A 36-year-old dad woke up after nearly a month in hospital to learn he had broken almost every bone in his body.
Imran Choudhury plunged down a hillside while he was training for a walk to raise funds for the NHS.
He said he “blacked out” while walking in the Peak District in February and woke up one month later in a hospital bed.
It was another four weeks before he would be allowed home to his family.
Mr Choudhury posed for photographs when he reached The Trinnacle landmark while walking in the hills above Saddleworth Moor on February 23.
Moments later the passers-by who took his picture were comforting him as he lay unconscious after plunging down the hill side.
It took 18 mountain rescue crew-members more than two hours to pull his injured frame to a position where a Yorkshire air ambulance crew could pick him up and take him to Sheffield’s Northern General Hospital.
He said: “While I was climbing down I just blacked out. When I woke up it was a month later and I was in an intensive care unit. I had damaged everything in my body apart from my left arm.”
Mr Choudhury’s injuries included broken bones in both legs, his right shoulder blade, spine and skull.
Just over two months later he is back at home in Oldham with his family, after being released earlier than expected.
He has defied predictions to begin walking again already – currently with the help of a walking frame.
Until recently the dad-of-three ran the Pink Pearl curry house in Newton-le-Willows, and said he had become embedded in the community and supported local charities while running his business.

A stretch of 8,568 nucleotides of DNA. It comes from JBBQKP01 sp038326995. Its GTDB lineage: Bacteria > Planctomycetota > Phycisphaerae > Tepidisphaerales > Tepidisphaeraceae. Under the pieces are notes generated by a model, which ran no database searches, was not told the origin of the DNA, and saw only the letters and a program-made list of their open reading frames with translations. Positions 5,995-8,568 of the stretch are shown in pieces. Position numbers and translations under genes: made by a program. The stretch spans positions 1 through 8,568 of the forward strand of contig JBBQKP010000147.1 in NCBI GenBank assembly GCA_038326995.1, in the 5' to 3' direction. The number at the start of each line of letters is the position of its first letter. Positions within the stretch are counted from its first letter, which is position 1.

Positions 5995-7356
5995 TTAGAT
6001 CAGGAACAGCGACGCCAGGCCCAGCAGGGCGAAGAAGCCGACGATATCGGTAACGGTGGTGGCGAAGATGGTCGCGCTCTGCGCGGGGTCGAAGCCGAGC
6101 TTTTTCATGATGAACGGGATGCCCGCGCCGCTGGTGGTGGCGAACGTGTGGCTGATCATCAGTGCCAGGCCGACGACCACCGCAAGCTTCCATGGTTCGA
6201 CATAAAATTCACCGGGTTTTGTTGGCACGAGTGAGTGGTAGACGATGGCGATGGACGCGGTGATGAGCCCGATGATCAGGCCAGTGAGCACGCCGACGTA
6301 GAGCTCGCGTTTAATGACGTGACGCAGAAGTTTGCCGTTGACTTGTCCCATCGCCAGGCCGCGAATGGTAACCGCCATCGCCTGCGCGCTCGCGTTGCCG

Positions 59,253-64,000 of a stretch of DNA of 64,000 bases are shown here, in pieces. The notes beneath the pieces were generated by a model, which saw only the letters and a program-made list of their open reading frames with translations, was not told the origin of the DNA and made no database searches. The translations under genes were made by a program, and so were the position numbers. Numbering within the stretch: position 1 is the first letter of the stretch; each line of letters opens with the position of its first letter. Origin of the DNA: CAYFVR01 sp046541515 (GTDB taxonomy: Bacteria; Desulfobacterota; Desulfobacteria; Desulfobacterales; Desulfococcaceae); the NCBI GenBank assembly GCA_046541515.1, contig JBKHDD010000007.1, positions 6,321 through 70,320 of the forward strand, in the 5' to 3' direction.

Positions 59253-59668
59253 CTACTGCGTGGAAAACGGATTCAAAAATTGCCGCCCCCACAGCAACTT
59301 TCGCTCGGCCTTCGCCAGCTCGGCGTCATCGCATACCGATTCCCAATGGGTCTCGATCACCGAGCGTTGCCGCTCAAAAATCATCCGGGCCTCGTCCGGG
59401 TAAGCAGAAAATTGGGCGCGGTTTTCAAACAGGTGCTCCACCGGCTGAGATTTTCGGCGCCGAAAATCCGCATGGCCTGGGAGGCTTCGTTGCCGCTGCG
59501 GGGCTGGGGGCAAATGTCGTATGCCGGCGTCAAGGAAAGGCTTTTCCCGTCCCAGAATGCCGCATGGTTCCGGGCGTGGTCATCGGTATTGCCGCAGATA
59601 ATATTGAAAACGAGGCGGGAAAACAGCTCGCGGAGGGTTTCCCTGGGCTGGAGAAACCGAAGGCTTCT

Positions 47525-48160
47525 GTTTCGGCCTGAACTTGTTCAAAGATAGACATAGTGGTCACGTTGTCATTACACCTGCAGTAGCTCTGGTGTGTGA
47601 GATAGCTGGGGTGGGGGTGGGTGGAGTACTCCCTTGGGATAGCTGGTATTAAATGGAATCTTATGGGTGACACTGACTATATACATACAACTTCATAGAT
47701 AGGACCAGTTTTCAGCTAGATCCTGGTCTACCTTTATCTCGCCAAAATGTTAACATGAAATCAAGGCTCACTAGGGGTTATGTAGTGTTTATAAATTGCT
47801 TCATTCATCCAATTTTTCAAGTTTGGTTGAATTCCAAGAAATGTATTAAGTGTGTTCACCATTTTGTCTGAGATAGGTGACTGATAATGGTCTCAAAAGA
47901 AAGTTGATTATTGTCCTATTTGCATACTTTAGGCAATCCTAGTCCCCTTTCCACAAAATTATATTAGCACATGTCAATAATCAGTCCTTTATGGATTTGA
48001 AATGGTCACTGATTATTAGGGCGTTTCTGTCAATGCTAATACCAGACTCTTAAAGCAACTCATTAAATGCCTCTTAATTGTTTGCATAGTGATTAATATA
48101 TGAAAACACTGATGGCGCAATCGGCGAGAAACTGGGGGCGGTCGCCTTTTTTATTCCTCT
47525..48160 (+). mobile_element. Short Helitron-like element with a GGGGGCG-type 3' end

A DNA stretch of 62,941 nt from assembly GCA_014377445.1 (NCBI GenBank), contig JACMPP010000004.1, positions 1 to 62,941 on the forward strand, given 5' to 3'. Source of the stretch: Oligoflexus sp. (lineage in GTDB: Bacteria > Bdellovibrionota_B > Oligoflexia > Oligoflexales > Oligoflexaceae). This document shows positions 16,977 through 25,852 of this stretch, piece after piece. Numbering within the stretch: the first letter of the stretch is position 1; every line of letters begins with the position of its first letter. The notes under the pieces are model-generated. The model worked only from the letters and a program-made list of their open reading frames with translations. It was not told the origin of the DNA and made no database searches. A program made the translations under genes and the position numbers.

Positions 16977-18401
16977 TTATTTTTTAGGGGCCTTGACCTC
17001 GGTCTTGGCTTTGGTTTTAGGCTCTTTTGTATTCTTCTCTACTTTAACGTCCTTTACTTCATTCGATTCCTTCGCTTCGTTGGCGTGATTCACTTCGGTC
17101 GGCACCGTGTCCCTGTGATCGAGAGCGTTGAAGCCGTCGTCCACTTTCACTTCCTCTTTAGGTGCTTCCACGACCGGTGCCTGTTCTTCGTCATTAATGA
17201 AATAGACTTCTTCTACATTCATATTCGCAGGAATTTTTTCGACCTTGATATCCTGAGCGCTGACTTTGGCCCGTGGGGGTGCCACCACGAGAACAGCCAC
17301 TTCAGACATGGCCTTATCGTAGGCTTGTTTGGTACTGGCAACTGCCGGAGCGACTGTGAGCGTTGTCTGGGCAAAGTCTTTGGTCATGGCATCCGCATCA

And as he lay in hospital he was inundated with support from the area.
He said: “They have been great. I was not expecting it to be honest but when I saw the messages and prayers and things that people were saying about me, that gave me strength.
“Mentally I am strong but the support helped me gain more strength mentally and emotionally and it gave me more determination to recover as quickly as possible. All of those messages have made me stronger in my determination.”
That Mr Choudhury is already home is remarkable given that, at one point, doctors were questioning whether he would survive.
He described his return home last week and his progress as a “miracle” – though he is still in pain and accepts he has a long way to go.
He added: “I was discharged after two months because I was doing so well and I think I am doing well because of my determination and the mental and emotional support from my family and the community. I think that has helped me get to where I am now.”
Mr Choudhury was training to take on Kilimanjaro to raise funds for the NHS when he suffered his fall. The trip was due to take place earlier this year before Covid restrictions led to it being postponed.
As well as the people of Newton-le-Willows and St Helens, he wished to thank the mountain rescue, air ambulance teams and hero strangers that helped him on the day.
He said he is also grateful to staff at the Northern General Hospital, which he now raising money for.